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Yes. And how exactly do we check this? Why is it that we can still trust Apple? For all we know, the data gets sent directly to the NSA or, if it doesn't, there might be some secret backdoor that will make the device send the data at a later point. The last round of leaks was specifically talking about backdoors with all bigger US companies in order to circumvent encryption.

That's what I means by "we have to consider the iPhones backdoored". Once you can't trust the device any more, all bets are off and thus we can't be sure that what Apple says they do with that fingerprint is what they actually are doing.

(edit: regarding jailbreaking, I seriously doubt that a sufficiently well-hidden backdoor would be found by a jailbreaker. Or have we found the backdoors in OSX or Windows yet? Since the latest leak, we know they are there)

This is incorrect - we do not know any particular products which are backdoored.

edit: Also, there is a difference between a subtle crypto vulnerability and sending data to a server that, according to the announcement, is designed to be protected in its own enclave and never sent anywhere. The latter would be far more obvious in the code and easier to spot.

> The latter would be far more obvious in the code and easier to spot.

But we can't see the code. And it's far from certain you'd be able to pick it up through watching data packages.

I'm pretty sure, when they jailbreak it the truth will come out. And I doubt Apple would take the risk for lying about that.

Well, as a computer/network security professional, historically there are plenty examples of companies who have lied about the security of their systems (eg. "without your password, our flash drives cannot be decrypted" when in fact the key is not related to the password and stored in plaintext in a sector on the drive).

Would you be able to give some examples? I enjoy reading those types of stories.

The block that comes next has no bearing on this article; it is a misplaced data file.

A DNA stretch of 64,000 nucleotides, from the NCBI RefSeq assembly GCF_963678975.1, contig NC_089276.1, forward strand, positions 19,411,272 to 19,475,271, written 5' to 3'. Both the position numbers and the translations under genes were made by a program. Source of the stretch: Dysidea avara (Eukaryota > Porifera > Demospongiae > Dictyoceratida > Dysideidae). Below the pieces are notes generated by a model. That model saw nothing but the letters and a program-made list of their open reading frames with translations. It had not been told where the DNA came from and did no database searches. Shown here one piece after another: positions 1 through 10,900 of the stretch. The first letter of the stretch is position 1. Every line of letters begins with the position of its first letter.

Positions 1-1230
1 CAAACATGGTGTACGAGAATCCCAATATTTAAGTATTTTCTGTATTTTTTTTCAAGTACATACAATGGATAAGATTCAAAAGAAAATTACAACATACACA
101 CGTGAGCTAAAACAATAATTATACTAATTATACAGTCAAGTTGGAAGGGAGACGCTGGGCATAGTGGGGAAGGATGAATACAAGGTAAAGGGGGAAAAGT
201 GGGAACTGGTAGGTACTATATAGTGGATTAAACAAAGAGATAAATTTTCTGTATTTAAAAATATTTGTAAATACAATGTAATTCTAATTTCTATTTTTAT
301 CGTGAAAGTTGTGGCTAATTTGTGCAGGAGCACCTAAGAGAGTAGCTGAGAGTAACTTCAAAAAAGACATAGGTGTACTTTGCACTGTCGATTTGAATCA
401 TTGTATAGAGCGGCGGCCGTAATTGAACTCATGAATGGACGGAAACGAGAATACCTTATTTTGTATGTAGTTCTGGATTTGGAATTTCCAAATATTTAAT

Who has the decryption key?

In the ideal world, there is no decryption key. They should use a one-way hash of the encoded fingerprint.

They might want to do approximate matching, though. That could make it hard or impossible to do without the decryption key.

Which is also when we can start hacking it for fun and profit.

Have you ever used an ATM? Did you check that it didn't have embedded fingerprint readers in it?

Seems to work when I have my gloves on.

So does your iPhone's home button.

Yea but they explicitly say it has a fingerprint sensor.

Which seems like the more likely covert NSA spy device? The iPhone fingerprint sensor that Apple prominently mentioned in a product launch or the hidden ATM fingerprint sensor that your bank says isn't there?

It's probably where you least expect it, and you seem to be suggesting it's less expected in the iPhone ;).

The NSA has the ability to compromise the devices http://www.spiegel.de/international/world/how-the-nsa-spies-...

good spy novel stuff... steal the prints of some foreign bigwig, or say Julian Assange, plant a copy in some compromising crime scene...

Well, you can sniff packets in/out I guess and know if the process will or not send info to the internet.

Well, you can't trust _any_ device if that's your line of thinking. Not an iPhone, not an Ubuntu phone, no device whatsoever. Not unless you've baked your own chips, or made some contraption running your software in parallel on different CPU architectures.

If you're going to do anything, including working on the computer you're typing your comments on, you have to trust a lot of parties. Some of that trust involves knowing who made the code, and some of it may involve the knowledge that the NSA will not be using their best, most secret backdoors against a whole lot of people.

If you don't trust the iPhone not to steal your fingerprints then you probably shouldn't own an iPhone -- fingerprint reader or not. I mean, that's sort of obvious, no?

What phone should you own instead? It seems like the only choice if you want to real privacy is to stop using a phone at all, but that's obviously unrealistic for many people.

So toss a packet-sniffer between your phone and the backup servers. See if the iCloud backup has sufficiently more data inside than before.

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